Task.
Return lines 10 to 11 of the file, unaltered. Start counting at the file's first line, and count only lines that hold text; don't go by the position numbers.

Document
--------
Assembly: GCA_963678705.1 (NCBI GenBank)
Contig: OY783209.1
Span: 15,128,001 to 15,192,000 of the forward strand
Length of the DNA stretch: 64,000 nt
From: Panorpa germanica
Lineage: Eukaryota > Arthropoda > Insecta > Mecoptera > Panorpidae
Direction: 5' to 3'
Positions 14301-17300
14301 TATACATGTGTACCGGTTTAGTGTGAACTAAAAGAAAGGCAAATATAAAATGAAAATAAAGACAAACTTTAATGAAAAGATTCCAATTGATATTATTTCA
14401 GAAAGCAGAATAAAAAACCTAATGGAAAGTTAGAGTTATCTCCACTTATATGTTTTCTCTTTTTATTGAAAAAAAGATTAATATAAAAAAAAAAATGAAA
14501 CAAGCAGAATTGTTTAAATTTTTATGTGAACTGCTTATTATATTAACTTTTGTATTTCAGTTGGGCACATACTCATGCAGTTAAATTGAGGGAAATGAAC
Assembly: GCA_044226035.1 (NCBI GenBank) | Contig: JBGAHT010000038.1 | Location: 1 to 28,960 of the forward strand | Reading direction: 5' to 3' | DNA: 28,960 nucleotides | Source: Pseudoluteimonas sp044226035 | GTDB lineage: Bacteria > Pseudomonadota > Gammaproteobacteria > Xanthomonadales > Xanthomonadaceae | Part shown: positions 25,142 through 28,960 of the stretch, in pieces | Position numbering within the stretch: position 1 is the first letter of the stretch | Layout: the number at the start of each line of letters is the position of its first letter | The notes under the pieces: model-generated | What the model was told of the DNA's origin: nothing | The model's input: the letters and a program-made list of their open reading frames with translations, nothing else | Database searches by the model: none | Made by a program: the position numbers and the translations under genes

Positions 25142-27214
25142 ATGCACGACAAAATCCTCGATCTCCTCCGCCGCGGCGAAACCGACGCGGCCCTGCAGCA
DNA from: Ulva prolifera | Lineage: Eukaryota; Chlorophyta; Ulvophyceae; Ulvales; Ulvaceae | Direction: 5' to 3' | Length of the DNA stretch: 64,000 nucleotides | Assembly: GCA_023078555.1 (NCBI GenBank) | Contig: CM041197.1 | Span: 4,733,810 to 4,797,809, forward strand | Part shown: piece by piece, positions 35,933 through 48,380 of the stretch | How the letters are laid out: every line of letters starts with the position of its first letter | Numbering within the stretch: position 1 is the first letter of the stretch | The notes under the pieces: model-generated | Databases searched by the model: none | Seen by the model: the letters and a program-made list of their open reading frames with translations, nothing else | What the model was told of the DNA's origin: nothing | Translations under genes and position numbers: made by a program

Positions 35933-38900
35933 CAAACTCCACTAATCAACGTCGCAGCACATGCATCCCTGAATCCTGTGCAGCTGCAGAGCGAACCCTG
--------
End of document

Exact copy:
14401 GAAAGCAGAATAAAAAACCTAATGGAAAGTTAGAGTTATCTCCACTTATATGTTTTCTCTTTTTATTGAAAAAAAGATTAATATAAAAAAAAAAATGAAA
14501 CAAGCAGAATTGTTTAAATTTTTATGTGAACTGCTTATTATATTAACTTTTGTATTTCAGTTGGGCACATACTCATGCAGTTAAATTGAGGGAAATGAAC